On Tuesday night, Los Angeles Mayor Antonio Villaraigosa condemned Mitt Romney's immigration stance, calling it "far out of the mainstream" and out of line with former GOP leaders on The Rachel Maddow Show.
"He's taken positions that are so extreme, so far out of the mainstream, from where Republican party icon Ronald Reagan, [and] President Bush, George W. Bush were on this issue," the L.A. Mayor said.
Villaraigosa, a chair for the 2012 Democratic National Convention, said that Romney should find a more "humane" approach to solving the nation's immigration problems.
Some believe Romney's stance on various immigration-related issues will alienate Latino voters.
In a January debate, Romney championed an idea called "self-deportation" which entails making life hard enough for undocumented immigrants that they decide themselves to return home.
“Well, the answer is self-deportation, which is people decide they can do better by going home because they can’t find work here because they don’t have legal documentation to allow them to work here," Romney said in a January debate.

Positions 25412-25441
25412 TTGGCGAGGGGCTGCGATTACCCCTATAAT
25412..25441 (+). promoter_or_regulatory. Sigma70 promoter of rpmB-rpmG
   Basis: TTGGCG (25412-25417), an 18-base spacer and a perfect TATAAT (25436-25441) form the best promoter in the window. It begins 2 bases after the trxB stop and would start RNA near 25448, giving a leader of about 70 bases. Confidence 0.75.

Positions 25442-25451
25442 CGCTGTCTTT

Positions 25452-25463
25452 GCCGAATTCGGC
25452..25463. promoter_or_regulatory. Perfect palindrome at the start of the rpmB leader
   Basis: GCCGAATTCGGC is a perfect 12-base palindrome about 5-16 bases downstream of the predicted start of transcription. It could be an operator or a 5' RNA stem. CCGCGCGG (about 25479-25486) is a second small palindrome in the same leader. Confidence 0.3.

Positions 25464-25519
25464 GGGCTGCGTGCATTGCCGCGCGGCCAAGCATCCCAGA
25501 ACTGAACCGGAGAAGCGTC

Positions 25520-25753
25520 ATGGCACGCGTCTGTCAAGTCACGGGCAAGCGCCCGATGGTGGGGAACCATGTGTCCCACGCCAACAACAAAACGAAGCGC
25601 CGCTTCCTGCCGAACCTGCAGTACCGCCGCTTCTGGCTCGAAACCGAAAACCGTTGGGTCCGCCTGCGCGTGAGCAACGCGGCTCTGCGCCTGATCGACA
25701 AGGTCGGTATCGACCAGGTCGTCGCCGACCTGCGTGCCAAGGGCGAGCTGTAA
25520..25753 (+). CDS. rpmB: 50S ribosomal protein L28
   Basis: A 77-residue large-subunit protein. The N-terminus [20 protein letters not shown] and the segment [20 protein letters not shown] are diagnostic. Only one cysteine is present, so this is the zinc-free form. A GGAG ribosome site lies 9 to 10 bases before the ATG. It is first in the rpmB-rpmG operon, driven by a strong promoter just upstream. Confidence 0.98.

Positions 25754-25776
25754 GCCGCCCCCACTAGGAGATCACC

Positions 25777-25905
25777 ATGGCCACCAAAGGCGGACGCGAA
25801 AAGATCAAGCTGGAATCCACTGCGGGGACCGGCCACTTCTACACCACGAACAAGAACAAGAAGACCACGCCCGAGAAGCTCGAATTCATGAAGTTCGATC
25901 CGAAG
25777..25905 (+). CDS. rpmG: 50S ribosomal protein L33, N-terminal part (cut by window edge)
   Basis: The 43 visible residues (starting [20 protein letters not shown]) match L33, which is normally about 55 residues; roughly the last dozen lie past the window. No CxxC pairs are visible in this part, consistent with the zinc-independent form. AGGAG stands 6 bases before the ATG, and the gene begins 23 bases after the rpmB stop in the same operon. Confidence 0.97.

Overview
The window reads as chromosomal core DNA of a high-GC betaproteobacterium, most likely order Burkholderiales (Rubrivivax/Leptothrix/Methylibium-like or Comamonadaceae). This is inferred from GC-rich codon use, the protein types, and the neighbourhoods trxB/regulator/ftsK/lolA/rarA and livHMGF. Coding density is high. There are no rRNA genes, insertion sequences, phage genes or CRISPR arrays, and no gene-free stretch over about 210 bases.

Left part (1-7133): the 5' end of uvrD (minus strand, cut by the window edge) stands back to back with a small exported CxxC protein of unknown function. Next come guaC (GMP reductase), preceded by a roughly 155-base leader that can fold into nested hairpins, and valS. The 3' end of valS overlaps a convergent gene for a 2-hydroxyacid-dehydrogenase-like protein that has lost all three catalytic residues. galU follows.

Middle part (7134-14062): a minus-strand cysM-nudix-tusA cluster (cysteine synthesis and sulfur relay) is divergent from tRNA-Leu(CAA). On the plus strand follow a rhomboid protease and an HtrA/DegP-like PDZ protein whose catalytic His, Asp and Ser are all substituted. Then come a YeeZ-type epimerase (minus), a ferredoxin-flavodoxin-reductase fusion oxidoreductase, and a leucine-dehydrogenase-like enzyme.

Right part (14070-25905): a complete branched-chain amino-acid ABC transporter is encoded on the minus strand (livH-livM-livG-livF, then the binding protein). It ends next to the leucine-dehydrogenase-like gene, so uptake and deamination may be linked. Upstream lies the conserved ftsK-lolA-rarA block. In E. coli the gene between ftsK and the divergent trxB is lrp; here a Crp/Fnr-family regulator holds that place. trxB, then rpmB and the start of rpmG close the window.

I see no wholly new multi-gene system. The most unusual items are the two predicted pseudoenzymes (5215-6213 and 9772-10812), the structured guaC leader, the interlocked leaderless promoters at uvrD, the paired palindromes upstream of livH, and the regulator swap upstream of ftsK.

Romney also campaigned with Kris Kobach, the architect of Arizona and Alabama's immigration laws -- the two harshest in the nation. The GOP candidate also labeled the law in Arizona a model for the entire country.
Romney also pledged to veto the DREAM Act, a measure supported by 91 percent of Latinos, according to a recent study conducted by The Pew Hispanic Center. The DREAM Act, if passed, would provide a path towards citizenship to some undocumented immigrants who have served in the military or attended college, and came to the U.S. at a young age.
Some Republicans fear that immigration, often an emotional issue for Hispanic voters, will be used by Democrats as wedge issue to keep Latinos from voting for Romney.
Carlos Gutierrez, former Bush commerce secretary and Mitt Romney supporter, says that Latinos naturally have Republican "values", but that Democrats are using the divisive issue of immigration to steer them away from the GOP.
"Immigration is being used as a political football," Gutierrez said in a January interview with CNN.
According to many political analysts, Latinos will be an important swing vote in the 2012 election. A recent Fox News Latino poll found that Romney would only win 14% of the Latino vote if pitted against Barack Obama.
Villaraigosa says that Romney will have trouble convincing voters that he's come to the middle on the issue of immigration.
"It's going to be very difficult for him to try to move away from what he's said and what he's done," Villaraigosa concluded.
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